“Typically, the budgets have gotten approvals well into the new year,” Gravenhurst Mayor Paul Kelly explains.

Next year’s capital budget is proposed to be set at $7,388,500, which is up from $6,980,000 that was set aside for 2020. Gravenhurst’s Director of Corporate Services and Chief Financial Officer Val Sequeira put forward other recommendations for next year’s budget. Taxes are proposed to go up 1.2-percent in 2021, compared to the 1.6-percent increase in 2020. 

The proposed increase means if your home is worth $100,000, you will see an extra $5.50 on your taxes. 

A proposed operating budget of $24,026,644 is also up for approval. The operating budget for 2020 was set at just under $24,000,000.

“The goal of this council under the Chairmanship of John Gordon was trying to move it forward to make it coincide with the end of the year,” he adds. Kelly says that will make it so capital and operation expenses are known going into the new budget year. This time around, Kelly says council wants to get the budget done earlier so they have a clear idea of what they will get done during the upcoming year.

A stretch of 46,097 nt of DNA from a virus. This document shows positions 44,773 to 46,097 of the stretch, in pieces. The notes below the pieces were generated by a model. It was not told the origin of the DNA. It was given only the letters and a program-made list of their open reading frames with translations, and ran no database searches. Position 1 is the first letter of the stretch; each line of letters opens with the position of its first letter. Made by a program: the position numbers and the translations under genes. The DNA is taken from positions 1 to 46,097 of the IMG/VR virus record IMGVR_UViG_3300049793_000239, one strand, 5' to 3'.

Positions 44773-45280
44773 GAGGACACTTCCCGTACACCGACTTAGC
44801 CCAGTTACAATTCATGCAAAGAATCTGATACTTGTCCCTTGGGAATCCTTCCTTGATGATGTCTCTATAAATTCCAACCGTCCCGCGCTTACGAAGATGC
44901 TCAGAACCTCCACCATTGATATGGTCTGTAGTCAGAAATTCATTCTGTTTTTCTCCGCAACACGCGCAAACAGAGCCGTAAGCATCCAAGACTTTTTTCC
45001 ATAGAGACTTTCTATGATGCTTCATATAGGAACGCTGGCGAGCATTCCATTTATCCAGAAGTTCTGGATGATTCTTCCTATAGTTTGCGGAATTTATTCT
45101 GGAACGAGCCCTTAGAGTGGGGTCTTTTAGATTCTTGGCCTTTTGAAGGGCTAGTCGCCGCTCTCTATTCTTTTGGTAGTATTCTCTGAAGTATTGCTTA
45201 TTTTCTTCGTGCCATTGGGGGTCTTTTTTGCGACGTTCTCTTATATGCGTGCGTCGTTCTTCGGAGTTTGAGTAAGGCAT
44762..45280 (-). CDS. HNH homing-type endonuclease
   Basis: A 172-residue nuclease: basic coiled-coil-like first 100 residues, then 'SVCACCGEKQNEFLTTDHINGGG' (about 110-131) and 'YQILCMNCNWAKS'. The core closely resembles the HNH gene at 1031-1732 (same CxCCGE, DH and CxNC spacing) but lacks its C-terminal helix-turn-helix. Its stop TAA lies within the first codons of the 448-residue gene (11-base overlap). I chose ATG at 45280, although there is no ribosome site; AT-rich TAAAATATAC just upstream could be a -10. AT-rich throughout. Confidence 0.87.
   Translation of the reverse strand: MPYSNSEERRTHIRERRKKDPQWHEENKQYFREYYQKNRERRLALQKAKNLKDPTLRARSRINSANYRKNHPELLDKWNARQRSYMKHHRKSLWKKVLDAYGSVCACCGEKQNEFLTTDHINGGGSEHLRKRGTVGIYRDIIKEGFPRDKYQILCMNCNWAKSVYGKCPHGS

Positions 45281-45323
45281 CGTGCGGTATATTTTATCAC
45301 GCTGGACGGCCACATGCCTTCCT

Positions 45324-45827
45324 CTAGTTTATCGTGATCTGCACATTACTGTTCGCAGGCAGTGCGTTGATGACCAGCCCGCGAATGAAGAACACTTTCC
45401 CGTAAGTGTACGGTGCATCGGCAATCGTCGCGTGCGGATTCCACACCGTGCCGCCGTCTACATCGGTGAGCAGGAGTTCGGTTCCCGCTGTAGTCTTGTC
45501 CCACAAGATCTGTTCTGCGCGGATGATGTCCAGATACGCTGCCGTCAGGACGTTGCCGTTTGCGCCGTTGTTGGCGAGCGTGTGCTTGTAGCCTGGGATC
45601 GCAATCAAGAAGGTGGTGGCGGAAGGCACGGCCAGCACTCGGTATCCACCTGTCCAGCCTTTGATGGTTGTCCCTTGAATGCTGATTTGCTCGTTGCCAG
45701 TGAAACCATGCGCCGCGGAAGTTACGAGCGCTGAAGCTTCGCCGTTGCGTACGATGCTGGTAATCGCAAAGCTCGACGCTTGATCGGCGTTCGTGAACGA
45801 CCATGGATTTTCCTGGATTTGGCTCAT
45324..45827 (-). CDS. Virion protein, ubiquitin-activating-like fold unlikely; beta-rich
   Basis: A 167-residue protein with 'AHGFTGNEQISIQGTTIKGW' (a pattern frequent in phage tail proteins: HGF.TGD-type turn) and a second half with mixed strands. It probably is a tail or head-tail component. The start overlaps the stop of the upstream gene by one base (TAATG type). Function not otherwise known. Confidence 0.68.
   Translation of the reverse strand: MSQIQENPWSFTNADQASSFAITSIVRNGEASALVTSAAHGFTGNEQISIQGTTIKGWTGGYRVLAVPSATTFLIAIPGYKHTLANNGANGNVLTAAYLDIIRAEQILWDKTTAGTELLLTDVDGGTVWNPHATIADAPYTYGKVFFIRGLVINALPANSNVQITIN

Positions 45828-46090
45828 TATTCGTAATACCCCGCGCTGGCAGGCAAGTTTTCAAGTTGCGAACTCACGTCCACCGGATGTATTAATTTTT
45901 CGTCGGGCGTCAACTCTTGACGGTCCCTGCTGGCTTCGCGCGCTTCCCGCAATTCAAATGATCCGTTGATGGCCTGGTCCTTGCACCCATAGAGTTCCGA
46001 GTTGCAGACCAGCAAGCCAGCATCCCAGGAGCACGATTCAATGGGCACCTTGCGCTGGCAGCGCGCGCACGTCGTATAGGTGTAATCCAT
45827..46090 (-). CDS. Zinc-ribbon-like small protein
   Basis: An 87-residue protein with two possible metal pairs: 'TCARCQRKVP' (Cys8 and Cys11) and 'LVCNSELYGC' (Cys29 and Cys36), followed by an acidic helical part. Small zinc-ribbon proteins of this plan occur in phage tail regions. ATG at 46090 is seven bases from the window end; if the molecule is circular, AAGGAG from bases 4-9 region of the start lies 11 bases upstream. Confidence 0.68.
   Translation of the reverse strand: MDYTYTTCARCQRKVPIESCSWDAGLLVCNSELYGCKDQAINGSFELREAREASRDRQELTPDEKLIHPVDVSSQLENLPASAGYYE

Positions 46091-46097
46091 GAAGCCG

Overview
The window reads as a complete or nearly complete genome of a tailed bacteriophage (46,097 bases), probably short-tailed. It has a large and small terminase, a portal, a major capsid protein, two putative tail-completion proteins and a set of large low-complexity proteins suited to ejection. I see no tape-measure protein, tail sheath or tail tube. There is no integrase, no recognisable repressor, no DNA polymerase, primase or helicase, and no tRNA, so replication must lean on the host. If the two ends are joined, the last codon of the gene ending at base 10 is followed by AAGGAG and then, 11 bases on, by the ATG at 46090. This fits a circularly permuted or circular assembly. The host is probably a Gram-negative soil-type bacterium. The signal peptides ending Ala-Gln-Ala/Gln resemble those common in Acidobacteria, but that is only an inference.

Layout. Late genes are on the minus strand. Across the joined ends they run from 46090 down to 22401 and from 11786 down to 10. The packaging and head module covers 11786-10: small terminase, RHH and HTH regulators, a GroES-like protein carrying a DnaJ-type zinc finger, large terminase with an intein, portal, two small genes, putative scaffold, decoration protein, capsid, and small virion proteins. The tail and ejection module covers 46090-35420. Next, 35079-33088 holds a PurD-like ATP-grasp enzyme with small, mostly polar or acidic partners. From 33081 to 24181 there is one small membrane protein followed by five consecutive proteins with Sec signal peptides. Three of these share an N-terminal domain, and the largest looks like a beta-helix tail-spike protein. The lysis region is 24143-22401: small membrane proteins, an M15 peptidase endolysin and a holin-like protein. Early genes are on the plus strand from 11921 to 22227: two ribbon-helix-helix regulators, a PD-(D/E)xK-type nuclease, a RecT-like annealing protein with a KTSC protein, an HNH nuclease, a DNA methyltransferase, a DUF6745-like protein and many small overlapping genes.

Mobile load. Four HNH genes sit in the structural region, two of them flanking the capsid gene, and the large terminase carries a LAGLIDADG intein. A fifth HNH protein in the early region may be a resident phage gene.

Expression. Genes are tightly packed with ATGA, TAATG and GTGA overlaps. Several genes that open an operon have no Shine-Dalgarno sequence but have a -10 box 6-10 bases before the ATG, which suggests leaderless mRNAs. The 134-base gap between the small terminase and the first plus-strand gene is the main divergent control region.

“It’s great to know this goal is likely to be achieved,” Gordon said during a meeting on Thursday. It was the first of four meetings to discuss the budget. The other days – which are when the budget will actually be discussed – are scheduled for December 8th, 9th and 10th.

Gordon explained staff first met to plan out budget meetings in August. He said it will be challenging discussing the budget by Zoom, but added he’s glad the public will have more access to take part in them. 

Kelly notes that the capital budget is vital when it comes to town projects. “It allows those that are doing projects to get going on them ASAP rather than waiting,” he says. When people have to wait to find out how much funding they will get, problems could arise that throw a wrench in their plans. 

Gravenhurst’s budget won’t be focused on COVID-19 like the budget the provincial government put out did. “We have to balance our budgets whereas the province and federal government don’t necessarily have to worry,” Kelly explains. All the money they need – or will need – comes from the federal and provincial government so budgeting for those expenses isn’t necessary. “Things related to COVID would be making sure health and safety protocols continue to be in place and any particular costs like opening up the YMCA,” he points out. 

Kelly says the focus will be operating costs. “The number issue for the capital budget is road maintenance and I’m sure that’s not going to change,” Kelly says. 

Thursday’s meeting was used to go over the protocol for December’s meetings and detail the proposed 2021 budget.